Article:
C

Georgia Grade Card

Population Covered: 10,617,423

Tobacco 21 Since: July 22, 2020

The Preventing Tobacco Addiction Foundation evaluated all current statewide Tobacco 21 laws for their alignment with best practices that lead to effective prevention of youth initiation of tobacco and nicotine products.

ENFORCEMENT
GRADE: C

Designated Enforcement Agency

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Best Practice:

Health Department or Designated Agency

Georgia Enforcement:

Georgia’s Department of Revenue is the designated enforcement agency

Age Verification

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Best Practice:

Before distributing any tobacco product, the tobacco retailer or the tobacco retailer’s agent or employee shall verify that the purchaser is at least 21 years of age. Each tobacco retailer or tobacco retailer’s agent or employee shall examine the purchaser’s government-issued photographic identification if the purchaser appears to be under 30 years of age.

Georgia Enforcement:

ID check for cigarettes is only required if the purchaser appears under legal age and for e-cigarettes is required for each purchase

Who is the Penalty Placed on?

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Best Practice:

The primary burden for sales to underage purchasers should fall on the retailer who is profiting from the sales of the product and not the purchaser or non-management employee.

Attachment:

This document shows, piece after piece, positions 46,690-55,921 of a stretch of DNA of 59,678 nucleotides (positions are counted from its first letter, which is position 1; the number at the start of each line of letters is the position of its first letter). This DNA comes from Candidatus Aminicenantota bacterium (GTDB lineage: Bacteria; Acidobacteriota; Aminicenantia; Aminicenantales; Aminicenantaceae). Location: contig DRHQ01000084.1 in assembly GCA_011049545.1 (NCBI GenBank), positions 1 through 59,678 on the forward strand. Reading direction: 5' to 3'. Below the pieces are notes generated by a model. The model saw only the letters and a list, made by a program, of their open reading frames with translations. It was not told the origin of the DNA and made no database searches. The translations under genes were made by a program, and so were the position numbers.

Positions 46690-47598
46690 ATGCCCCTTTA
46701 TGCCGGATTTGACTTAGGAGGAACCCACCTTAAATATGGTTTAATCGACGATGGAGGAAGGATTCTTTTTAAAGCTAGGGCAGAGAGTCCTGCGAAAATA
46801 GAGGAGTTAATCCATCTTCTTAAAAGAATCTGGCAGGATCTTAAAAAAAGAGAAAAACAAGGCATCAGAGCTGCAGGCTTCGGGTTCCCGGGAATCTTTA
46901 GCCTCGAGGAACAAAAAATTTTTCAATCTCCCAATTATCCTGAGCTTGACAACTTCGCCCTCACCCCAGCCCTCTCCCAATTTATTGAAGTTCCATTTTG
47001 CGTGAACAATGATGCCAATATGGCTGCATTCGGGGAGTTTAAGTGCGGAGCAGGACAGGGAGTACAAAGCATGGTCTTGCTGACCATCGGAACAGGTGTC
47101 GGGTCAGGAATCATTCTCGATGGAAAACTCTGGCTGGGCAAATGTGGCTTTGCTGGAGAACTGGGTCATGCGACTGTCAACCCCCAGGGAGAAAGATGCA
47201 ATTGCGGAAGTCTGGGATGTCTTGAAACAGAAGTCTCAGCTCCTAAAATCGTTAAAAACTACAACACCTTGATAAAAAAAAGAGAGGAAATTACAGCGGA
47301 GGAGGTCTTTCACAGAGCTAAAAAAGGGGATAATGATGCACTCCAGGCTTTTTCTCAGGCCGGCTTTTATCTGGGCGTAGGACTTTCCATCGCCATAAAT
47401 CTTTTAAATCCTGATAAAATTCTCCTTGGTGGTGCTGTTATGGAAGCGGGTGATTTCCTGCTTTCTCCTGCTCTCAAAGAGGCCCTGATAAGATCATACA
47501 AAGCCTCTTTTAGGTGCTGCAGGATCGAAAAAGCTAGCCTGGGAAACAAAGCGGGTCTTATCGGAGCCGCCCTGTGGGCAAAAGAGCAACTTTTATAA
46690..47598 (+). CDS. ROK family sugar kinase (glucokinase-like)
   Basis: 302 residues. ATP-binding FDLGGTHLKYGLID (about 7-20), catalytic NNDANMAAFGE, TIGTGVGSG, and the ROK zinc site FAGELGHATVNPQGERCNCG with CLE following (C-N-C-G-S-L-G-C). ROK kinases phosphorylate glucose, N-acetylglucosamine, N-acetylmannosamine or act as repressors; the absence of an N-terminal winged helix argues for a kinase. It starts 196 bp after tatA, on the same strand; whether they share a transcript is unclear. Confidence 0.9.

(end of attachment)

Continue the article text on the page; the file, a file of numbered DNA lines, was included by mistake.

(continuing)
Georgia Enforcement:

Penalty is placed on “Person”

Number of Compliance Checks

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Best Practice:

Provide authority for the state, county, or municipality to inspect tobacco retailers for compliance with MLSA 21 and a mandated minimum number of annual compliance checks. Model recommends two per year for every tobacco retail establishment.

Georgia Enforcement:

Georgia law does not provide for a minimum number of compliance checks that must be conducted

Compliance Checks Done With Underage Decoys Aged 18-20

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Best Practice:

The designated agency shall conduct compliance checks by engaging persons between the ages of 18 and 20 to enter the tobacco retail establishment to attempt to purchase tobacco products.

Georgia Enforcement:

Decoy to be under the age of 21 with no specified minimum age

LICENSING
GRADE: B

Statewide Tobacco Retail License

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Best Practice:

A comprehensive tobacco retail license allows states and municipalities to regulate all tobacco retailers, fund enforcement programs, and create a penalty structure that suspends or revokes a license for retailers that continue to violate a MLSA 21 law.

Georgia Licensing:

Georgia has multiple Tobacco Retail Licenses covering all products

Tobacco Retail License Program Funds Enforcement

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Best Practice

The fee for a tobacco retail sales license shall be set and used to cover the administrative cost for licensing administration, education and training, retail inspections, and unannounced compliance checks. The tobacco retail sales license fee should not exceed the cost of the regulatory program authorized beyond the statute/ordinance.